Yes, it was.
Respected psychiatrist, author of so many bestsellers about the human condition, books about learning about ones’ true self, about the troubled psyche, repressed memories, false memories... and he couldn't see the man in front of him.
“I'm quite honoured the Times is doing a story on my life. So, where would you like to -?”
Glock in hand, I carefully leveled it at him.
“Please, no yelling, no screaming or I'll blow your head all over that nice patio glass of yours,” I began. “Trust me, I will.”
“What are you doing? What is this about?”
He looked at me then. He sat up straighter in his chair and I could see his mind reeling. Analyzing me. Scrutinizing me.
“Is it money you want?”
It was money I'd get, but it was about revenge. I carefully said, “Twenty-five years ago, you murdered a young man in cold blood and I'm here to see that he is vindicated.”
Eyebrows knit together, he said, “Murdered!?! Twenty-five years ago. I think I'd recall...”
“Charlie Watts,” I said, between gritted teeth, wishing I could kill Daniel now.
“Charlie Watts?” he said, eyes widening. “The boy who...?”
“He was a patient of yours, wasn't he?”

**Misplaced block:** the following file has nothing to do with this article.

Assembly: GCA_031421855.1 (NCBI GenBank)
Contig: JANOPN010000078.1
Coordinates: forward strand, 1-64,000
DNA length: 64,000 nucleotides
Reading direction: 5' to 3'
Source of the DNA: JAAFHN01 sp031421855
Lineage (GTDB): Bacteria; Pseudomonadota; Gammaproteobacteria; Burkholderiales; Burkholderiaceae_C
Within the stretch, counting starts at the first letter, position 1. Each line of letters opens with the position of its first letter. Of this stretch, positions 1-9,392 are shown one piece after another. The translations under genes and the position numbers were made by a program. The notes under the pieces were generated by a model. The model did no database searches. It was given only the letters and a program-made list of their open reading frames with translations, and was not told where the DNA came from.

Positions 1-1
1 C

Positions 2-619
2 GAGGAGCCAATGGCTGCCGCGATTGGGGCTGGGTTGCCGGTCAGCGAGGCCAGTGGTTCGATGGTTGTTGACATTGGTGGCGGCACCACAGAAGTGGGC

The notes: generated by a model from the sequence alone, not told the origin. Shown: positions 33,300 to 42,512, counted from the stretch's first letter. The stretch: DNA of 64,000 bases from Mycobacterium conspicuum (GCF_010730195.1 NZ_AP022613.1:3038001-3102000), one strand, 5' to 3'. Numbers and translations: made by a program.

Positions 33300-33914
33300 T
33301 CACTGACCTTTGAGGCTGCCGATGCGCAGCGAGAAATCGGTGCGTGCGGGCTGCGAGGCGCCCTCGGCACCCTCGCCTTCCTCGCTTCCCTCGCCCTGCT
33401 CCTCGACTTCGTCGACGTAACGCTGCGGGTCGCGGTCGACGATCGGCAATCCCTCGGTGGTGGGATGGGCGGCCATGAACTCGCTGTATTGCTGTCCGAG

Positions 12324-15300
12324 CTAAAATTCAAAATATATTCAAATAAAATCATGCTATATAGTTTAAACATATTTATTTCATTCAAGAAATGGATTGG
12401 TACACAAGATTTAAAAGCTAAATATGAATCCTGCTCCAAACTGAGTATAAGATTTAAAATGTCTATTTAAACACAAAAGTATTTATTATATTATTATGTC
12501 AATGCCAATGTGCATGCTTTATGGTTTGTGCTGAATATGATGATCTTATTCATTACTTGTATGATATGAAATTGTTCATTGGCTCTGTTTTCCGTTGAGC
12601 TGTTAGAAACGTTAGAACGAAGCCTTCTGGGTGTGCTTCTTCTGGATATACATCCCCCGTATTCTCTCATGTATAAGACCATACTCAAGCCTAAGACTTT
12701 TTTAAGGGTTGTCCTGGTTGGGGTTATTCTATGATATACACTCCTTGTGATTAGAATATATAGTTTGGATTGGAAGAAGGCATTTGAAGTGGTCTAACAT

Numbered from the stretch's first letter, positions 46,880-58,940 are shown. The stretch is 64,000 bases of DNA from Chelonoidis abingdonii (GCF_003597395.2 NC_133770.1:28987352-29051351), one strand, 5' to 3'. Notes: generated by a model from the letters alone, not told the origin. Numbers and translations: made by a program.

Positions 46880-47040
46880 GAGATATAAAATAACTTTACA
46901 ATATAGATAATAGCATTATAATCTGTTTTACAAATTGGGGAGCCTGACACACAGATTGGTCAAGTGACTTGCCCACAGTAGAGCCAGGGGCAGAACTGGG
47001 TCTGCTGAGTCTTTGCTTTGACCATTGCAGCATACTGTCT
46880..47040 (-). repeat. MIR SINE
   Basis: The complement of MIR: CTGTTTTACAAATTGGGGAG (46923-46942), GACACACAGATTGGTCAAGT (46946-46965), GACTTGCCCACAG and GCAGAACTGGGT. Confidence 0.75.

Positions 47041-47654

He swallowed. Guilt was written on his face.
“I remember him, yes,” he said, eyes dancing to the cell phone on the edge of the desk then back. “One of my first patients, I think. Howard was it?”
“He was one of your very first patients, Daniel. Shouldn't be hard to remember him.”
“Charlie Watts was murdered, but I had nothing....”
I was on my feet, shoving the gun in his face. “You were obliged to help him, obliged to tell the police what you knew and you didn't, did you, Doctor Demarrias?! No, you had your own plan.”
I grabbed one of the framed photos off his desk and just stared at it.
“Charlie and his wife were happy, too, just like you and Miss young thing out there, and because of greed you destroyed what they had.”